No amount of money, fame or success can shield you from the demons inside. We’ve seen it time and time again – and now Janet Jackson has added herself to the list of celebrities who have battled depression.


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Jackson revealed that from a very young age when she was growing up as the youngest in the world-famous Jackson family, she has “struggled with depression.”

“The struggle was intense,” she wrote in an open letter for Essence magazine (via CNN). “Low self-esteem might be rooted in childhood feelings of inferiority. It could relate to failing to meet impossibly high standards. And of course there are always the societal issues of racism and sexism.”

Jackson said she’s been heavily impacted by societal pressure to look a certain way.
“I wasn’t happy with the way I looked. For most of my life, that lack of happiness followed me,” she wrote. “I wish someone had said, ‘You look fine. You look healthy. Being a little chubby is the least important thing in the world. Enjoy your childhood. Enjoy running and laughing and playing. Stop looking in the mirror and comparing yourself to others.”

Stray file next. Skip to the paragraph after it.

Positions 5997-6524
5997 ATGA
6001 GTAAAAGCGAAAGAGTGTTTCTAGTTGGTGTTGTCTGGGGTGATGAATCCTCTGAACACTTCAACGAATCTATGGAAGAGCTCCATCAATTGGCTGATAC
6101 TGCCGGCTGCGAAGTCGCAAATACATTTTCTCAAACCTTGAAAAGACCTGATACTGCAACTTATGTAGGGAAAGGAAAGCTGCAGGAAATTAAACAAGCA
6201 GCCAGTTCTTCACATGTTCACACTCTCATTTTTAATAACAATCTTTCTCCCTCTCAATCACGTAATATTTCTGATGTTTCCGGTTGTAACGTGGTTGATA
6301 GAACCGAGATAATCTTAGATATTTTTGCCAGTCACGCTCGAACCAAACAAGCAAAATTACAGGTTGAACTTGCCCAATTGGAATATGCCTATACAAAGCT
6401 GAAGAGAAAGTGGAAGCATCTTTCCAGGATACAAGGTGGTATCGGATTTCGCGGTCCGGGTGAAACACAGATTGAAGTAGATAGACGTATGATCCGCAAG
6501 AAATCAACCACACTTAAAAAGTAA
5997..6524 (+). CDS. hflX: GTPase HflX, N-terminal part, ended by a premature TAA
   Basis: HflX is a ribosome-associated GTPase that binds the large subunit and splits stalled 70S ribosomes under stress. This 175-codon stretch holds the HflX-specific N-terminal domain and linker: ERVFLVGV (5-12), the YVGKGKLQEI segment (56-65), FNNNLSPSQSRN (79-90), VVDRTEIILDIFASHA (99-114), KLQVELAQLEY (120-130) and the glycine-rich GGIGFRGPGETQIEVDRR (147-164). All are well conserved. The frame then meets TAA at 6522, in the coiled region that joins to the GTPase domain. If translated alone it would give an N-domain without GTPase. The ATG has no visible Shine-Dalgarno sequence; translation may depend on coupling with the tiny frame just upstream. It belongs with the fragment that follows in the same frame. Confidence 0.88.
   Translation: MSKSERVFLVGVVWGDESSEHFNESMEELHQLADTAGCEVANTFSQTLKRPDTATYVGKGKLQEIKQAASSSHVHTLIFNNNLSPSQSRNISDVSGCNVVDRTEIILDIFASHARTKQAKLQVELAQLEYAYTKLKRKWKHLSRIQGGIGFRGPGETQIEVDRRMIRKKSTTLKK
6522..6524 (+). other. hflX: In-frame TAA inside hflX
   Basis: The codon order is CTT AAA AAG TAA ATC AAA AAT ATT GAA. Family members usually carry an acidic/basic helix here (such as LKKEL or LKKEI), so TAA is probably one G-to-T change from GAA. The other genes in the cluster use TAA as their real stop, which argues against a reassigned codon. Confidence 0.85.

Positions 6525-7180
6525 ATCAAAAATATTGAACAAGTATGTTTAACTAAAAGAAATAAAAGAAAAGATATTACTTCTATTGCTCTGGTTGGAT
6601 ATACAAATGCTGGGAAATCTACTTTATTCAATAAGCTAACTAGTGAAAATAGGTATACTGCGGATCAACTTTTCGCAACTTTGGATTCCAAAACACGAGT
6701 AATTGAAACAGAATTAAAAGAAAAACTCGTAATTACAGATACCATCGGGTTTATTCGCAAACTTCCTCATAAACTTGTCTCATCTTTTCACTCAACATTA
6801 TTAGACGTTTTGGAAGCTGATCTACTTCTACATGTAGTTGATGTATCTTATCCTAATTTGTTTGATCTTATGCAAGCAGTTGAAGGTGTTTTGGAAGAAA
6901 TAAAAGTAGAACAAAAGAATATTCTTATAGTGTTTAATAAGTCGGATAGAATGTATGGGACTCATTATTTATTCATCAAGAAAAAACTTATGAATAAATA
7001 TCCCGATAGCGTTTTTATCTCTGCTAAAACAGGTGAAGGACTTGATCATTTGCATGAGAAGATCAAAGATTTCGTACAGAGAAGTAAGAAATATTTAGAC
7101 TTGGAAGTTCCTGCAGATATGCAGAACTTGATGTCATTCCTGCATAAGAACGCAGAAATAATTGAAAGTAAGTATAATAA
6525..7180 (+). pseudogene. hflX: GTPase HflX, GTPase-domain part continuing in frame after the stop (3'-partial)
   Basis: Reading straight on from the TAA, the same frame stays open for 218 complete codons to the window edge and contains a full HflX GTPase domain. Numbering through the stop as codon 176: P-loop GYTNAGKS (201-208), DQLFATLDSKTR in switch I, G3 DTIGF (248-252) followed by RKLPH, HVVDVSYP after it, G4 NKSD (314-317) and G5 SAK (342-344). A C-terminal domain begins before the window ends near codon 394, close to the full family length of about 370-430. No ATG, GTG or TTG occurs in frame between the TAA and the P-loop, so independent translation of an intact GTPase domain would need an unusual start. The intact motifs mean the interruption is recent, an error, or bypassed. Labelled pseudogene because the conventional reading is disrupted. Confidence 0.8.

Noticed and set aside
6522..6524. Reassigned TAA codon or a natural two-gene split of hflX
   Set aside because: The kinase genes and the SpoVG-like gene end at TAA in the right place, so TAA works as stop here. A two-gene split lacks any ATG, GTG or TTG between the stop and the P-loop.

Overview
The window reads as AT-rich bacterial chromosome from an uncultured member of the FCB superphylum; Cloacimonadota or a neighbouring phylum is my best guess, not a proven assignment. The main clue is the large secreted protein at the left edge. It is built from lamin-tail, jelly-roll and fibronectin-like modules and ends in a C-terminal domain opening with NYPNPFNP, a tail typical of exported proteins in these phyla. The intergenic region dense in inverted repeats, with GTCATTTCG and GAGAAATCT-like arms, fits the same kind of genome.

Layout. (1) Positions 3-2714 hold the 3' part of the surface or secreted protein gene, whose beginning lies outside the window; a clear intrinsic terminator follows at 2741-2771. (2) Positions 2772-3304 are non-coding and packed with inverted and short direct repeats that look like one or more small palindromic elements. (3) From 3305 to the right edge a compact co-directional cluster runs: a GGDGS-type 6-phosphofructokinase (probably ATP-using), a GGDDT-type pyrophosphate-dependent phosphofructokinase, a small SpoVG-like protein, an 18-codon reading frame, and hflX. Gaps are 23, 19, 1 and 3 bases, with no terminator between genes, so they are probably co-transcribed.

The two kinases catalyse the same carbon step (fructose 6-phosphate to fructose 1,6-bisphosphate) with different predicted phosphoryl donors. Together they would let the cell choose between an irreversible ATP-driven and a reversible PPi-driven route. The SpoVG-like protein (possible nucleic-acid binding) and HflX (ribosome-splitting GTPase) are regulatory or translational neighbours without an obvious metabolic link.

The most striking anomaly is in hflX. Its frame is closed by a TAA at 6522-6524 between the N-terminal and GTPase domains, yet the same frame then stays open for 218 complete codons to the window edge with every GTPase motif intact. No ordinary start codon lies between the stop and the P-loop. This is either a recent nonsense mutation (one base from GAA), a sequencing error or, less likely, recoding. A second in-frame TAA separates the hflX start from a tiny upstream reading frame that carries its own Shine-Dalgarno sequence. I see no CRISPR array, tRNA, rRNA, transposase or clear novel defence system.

The depression has followed her throughout her life and into her forties.
“In my forties: Like millions of women in the world, I still heard voices inside my head berating me, voices questioning my value,” Jackson wrote. “Happiness was elusive. A reunion with old friends might make me happy. A call from a colleague might make me happy. But because sometimes I saw my failed relationships as my fault, I easily fell into despair.”

Jackson admits, “When it comes to happiness, I’m no expert.” But she’s finally found it in her one-year-old son, Eissa Al Mana.

“The height of happiness is holding my baby son in my arms and hearing him coo, or when I look into his smiling eyes and watch him respond to my tenderness,” Jackson wrote. “When I kiss him. When I sing him softly to sleep. During those sacred times, happiness is everywhere. Happiness is in gratitude to God. Happiness is saying, ‘Thank you, God, for my life, my energy and my capacity to grow in love.’”

I’m not crying, you’re crying.